NIMH (National Institute of Mental Health)
The National Institute of Mental Health (NIMH) falls under the umbrella of the government's medical research agency, the National Institutes of Health (NIH). The NIMH is the branch of the NIH that focuses on the brain, behavior, and mental health.
The creation of the NIMH in the 1940s ushered in a new approach to the diagnosis and treatment of mental illness. Psychologists began to realize that mentally ill patients would benefit more from evaluation and treatment than from institutionalization, and asylums were gradually replaced by well-equipped, well-staffed mental health facilities. In 1946, President Harry S. Truman signed the National Mental Health Act, which redirected the funding and oversight of mental health programs from the state to the federal level. The act also called for the establishment of the NIMH to lead research efforts relating to the brain and psychiatric disorders. The agency was formally established in 1949.
The NIMH became the foremost behavioral science and mental-illness research center in the country and provided funding and training for state mental health facilities. During the 1960s, the institute expanded its offerings by establishing centers for the study of child mental health, crime, urban mental health issues, and suicide. Alcohol and substance abuse were added as separate areas of study in the late 1960s and early 1970s. Thanks to rapid expansion during the 1960s, the NIMH was separated from the NIH and added to the newly established Health Services and Mental Health Administration, but it rejoined the NIH in 1973.
Scientists at the NIMH use a combination of neuroscience, behavioral science, molecular genetics, and brain imaging to delve into the underlying physiological and genetic mechanisms that trigger mental illness. Their aim is to discover ways to prevent and treat mental illnesses through a combination of pharmacological and behavioral therapies. The agency not only conducts its own laboratory research and clinical trials, but also funds research by universities, private companies, and individual scientists. The NIMH also provides educational materials to patients, medical professionals, local governments, and organizations around the country.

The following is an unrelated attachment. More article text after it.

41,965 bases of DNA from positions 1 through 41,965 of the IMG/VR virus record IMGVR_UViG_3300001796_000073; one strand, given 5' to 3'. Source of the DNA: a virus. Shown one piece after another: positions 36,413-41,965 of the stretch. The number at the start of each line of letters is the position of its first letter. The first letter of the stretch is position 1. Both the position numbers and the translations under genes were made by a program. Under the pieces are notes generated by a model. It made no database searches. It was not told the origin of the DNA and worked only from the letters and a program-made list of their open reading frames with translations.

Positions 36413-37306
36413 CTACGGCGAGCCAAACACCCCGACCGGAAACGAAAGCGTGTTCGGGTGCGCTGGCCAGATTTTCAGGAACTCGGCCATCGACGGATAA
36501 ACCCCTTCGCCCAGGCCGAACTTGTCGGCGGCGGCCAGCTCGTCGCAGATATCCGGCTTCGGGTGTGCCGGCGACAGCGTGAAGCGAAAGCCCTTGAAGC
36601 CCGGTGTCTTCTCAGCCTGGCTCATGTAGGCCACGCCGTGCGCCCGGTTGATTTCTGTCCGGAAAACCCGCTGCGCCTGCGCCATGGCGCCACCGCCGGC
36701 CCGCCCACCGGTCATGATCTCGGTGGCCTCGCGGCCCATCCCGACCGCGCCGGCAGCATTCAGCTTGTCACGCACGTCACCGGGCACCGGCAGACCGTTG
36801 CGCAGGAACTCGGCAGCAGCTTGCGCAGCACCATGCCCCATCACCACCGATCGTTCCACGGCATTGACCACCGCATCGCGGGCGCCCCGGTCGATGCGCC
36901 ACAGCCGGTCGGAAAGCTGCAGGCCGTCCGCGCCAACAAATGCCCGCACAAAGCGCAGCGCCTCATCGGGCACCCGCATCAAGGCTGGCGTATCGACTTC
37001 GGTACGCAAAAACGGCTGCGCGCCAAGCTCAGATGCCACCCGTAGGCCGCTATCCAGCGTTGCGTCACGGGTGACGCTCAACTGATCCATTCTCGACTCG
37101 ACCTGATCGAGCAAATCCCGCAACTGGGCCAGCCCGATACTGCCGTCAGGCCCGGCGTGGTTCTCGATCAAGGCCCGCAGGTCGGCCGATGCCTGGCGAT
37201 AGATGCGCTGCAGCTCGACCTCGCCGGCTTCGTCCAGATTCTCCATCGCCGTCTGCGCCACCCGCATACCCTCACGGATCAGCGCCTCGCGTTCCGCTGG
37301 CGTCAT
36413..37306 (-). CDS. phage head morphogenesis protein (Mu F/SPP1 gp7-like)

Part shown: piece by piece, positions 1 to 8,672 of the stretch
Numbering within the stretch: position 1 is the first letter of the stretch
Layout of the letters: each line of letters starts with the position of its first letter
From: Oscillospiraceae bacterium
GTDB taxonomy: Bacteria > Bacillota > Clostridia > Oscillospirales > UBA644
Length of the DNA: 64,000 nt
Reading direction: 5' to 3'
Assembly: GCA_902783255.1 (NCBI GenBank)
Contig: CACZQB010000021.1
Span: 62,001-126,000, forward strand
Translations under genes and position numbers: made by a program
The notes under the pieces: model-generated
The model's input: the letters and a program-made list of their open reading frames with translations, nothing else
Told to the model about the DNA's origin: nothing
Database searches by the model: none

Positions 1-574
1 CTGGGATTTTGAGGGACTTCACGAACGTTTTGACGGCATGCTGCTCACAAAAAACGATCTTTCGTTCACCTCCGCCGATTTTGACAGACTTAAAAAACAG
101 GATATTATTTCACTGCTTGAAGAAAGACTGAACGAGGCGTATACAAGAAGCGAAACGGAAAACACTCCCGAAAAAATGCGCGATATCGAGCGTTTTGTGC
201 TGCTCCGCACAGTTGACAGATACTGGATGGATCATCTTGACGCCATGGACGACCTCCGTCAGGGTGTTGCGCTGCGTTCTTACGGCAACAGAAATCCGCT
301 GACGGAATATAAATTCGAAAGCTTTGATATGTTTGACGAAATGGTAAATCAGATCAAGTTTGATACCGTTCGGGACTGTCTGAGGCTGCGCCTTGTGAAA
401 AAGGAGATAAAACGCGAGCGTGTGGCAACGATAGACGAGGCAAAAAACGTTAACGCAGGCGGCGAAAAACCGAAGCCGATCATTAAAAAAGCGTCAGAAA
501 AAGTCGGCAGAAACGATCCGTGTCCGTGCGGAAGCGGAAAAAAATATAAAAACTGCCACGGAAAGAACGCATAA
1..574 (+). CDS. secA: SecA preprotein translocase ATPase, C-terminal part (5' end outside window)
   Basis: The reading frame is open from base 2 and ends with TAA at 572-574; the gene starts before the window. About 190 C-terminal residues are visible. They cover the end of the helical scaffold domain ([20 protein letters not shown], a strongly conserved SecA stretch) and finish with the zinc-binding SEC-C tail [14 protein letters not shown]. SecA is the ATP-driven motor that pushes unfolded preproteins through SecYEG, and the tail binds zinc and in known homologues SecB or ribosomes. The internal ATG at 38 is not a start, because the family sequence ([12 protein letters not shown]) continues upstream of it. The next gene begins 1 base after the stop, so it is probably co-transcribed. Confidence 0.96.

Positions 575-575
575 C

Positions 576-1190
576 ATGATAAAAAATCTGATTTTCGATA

In 2003, the NIMH will conduct a study, following over 200,000 people exposed to the ash and dust resulting from the destruction of the World Trade center by terrorists in 2001. In one of the largest studies ever conducted, the NIMH will observe patterns of illness and recovery among the residents and workers of lower Manhattan. The NIMH also maintains divisions that focus on preparing and coping with disasters and emergencies.
█ FURTHER READING:
Mintzer, Richard. The National Institutes of Health. Philadelphia, PA: Chelsea House Publishers, 2002.
Grob, Gerald N. "Creation of the National Institute of Mental Health." Public Health Reports no. 4 (July-August 1996):378–381.
National Institute of Mental Health. < http://www.nimh.nih.gov/ > (December 7, 2002).